Kidney dialysis is as debilitating as it is lifesaving. A machine in a cold room takes over a function the body can no longer perform – namely, filtering every ounce of blood to remove waste.
Charles Thomas spent four months on dialysis before he got his second kidney transplant.
“When you go through treatment, your blood temperature drops adding to the cold factor. I just said, I can’t do this,” Thomas told NBC New York.
His mother died while he was in treatment, but two things she taught him brought News 4 to his story: One was how to sew, the other a life lesson: “When the world gives you lemons, make lemonade.”
In Thomas’ case, the lemonade was a prototype for a garment designed to ease the process of undergoing treatment, while also giving easy access to the ports and tubes that connect to the dialysis machine. The Teaneck resident said he designed it himself, added in a zipper and went back to the center a day later with his product.
“Charles walked in that shirt, I thought this was a hit,” said Dr. Thomas Salazer, Chief of Nephrology at Hackensack University Medical Center. “You have to be a patient to come up with all the nuances that Charles thought about.”
Salazer said he realized that the zipper would need to extend past the sleeve, and pants were created as well for people who get treatments in their legs.The average patient spends 45 hours on the dialysis machine, three days a week – an emotionally and physically draining experience that Thomas says his garment will change.
“It helped people retain their dignity, keeps them warm and removes the stigma of having a disease,” said Thomas. The clothing also gives nurses easier access, and cancer patients can use them as well for their treatments. Clinical trials are underway with patients in Hackensack Meridian’s South Jersey hospitals.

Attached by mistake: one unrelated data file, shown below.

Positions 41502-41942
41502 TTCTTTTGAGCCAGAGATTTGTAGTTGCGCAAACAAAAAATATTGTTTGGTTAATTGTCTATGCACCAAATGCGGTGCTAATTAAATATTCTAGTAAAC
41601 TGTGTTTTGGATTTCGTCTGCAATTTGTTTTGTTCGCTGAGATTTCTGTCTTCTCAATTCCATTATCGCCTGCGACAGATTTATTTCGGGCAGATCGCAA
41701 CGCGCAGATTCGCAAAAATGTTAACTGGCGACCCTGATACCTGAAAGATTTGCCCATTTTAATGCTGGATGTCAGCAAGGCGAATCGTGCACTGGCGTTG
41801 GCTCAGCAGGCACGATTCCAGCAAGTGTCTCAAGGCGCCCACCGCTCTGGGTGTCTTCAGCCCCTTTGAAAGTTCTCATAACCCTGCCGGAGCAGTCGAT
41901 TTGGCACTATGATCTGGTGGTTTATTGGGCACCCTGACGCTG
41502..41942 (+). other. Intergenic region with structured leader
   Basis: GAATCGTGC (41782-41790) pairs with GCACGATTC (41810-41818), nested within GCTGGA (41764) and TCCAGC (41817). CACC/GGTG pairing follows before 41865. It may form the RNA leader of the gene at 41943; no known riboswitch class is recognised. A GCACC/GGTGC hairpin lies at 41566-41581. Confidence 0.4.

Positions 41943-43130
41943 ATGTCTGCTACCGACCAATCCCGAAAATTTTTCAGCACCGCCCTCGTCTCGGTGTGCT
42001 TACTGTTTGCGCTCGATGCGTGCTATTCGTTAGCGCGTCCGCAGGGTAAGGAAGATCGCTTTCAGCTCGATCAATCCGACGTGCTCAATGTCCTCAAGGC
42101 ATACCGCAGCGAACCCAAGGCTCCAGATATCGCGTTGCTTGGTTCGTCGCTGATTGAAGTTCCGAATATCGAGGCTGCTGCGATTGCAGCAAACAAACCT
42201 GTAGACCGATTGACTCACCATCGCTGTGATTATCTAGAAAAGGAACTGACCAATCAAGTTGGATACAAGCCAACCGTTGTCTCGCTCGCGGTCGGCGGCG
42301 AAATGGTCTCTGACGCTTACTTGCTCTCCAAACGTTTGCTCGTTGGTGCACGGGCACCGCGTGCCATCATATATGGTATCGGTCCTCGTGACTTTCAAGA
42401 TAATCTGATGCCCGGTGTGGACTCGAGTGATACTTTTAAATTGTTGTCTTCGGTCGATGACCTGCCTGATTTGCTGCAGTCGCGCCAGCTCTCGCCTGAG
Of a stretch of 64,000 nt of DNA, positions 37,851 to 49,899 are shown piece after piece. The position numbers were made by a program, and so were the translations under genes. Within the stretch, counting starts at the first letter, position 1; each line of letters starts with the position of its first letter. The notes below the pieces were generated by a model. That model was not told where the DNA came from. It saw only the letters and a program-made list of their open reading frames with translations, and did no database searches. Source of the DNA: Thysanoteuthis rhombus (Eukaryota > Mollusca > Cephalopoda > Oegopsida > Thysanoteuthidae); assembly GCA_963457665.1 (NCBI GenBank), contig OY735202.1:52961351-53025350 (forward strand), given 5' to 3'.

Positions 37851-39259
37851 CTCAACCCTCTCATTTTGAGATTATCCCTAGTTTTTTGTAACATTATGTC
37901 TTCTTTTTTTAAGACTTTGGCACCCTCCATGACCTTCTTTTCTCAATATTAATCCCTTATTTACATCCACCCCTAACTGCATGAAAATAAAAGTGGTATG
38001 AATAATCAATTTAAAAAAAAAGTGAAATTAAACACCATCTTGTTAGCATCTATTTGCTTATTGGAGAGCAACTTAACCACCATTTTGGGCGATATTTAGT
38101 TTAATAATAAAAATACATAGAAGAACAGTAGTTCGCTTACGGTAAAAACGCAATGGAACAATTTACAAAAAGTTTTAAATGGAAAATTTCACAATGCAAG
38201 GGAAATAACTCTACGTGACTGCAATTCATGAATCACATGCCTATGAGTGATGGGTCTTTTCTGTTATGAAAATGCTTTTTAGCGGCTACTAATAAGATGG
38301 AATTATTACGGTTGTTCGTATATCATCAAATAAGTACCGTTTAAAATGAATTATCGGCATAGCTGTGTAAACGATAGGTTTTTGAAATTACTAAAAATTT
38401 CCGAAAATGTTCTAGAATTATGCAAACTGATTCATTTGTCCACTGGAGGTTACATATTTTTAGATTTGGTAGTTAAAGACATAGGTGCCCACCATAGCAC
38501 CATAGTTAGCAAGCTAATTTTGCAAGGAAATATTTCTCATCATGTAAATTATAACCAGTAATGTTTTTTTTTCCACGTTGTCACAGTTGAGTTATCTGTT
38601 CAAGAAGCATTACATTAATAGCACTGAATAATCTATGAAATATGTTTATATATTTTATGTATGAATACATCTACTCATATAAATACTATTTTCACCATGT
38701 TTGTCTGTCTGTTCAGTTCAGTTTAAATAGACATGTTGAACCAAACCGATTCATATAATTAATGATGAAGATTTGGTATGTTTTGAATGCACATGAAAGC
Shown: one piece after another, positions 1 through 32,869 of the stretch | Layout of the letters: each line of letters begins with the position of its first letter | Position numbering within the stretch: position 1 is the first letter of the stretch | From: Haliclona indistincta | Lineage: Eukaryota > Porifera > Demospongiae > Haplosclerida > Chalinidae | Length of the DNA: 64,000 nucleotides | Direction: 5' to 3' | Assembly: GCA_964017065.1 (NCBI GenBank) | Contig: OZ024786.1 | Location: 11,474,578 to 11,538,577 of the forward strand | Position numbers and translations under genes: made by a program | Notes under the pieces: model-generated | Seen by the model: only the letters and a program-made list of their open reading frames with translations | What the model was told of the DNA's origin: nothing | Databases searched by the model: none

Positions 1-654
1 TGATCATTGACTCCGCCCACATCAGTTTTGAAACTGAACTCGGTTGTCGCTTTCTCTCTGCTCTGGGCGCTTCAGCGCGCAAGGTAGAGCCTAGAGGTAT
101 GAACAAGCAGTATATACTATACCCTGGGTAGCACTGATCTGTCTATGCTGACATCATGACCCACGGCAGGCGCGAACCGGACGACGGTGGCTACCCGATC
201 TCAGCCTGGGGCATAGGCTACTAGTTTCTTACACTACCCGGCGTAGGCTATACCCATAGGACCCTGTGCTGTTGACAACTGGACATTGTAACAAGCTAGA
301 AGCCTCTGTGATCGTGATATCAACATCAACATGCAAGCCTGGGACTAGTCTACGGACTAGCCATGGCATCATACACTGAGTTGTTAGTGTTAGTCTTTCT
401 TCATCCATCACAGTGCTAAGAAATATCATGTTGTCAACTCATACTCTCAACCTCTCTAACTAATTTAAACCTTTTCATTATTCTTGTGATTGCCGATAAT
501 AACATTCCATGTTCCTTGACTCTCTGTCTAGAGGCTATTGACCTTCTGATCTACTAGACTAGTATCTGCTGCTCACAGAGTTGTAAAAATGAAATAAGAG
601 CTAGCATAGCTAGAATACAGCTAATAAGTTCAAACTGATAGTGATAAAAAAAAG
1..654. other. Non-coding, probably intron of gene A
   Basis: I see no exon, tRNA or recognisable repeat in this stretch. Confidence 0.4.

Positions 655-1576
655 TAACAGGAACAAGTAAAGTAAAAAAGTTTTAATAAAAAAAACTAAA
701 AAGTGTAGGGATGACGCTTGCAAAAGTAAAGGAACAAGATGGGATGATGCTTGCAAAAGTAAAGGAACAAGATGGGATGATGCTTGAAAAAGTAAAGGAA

“The feedback has been phenomenal the access makes people feel good about not having to disrobe and be uncomfortable,” said Mark Sparta, President of Hackensack University Medical Center.
About a year after coming up with the prototype, Thomas and his doctor took it to the Bear’s Den – a committee of doctors, lawyers and capitalists who not only gave it a ringing endorsement, but more importantly the funding he needed to get it off the ground. His was the first patient innovation the hospital gave the green light.
“We want to leverage ideas from our team members and from patients to advance innovation and care,” said Sparta.
Hackensack Meridian has invested $25 million in the Bear’s Den. Thomas, who now counsels other patients with kidney disease, has a patent and will see a return on his invention which for countless others is priceless.
“This little garment changes people’s lives,” Thomas said.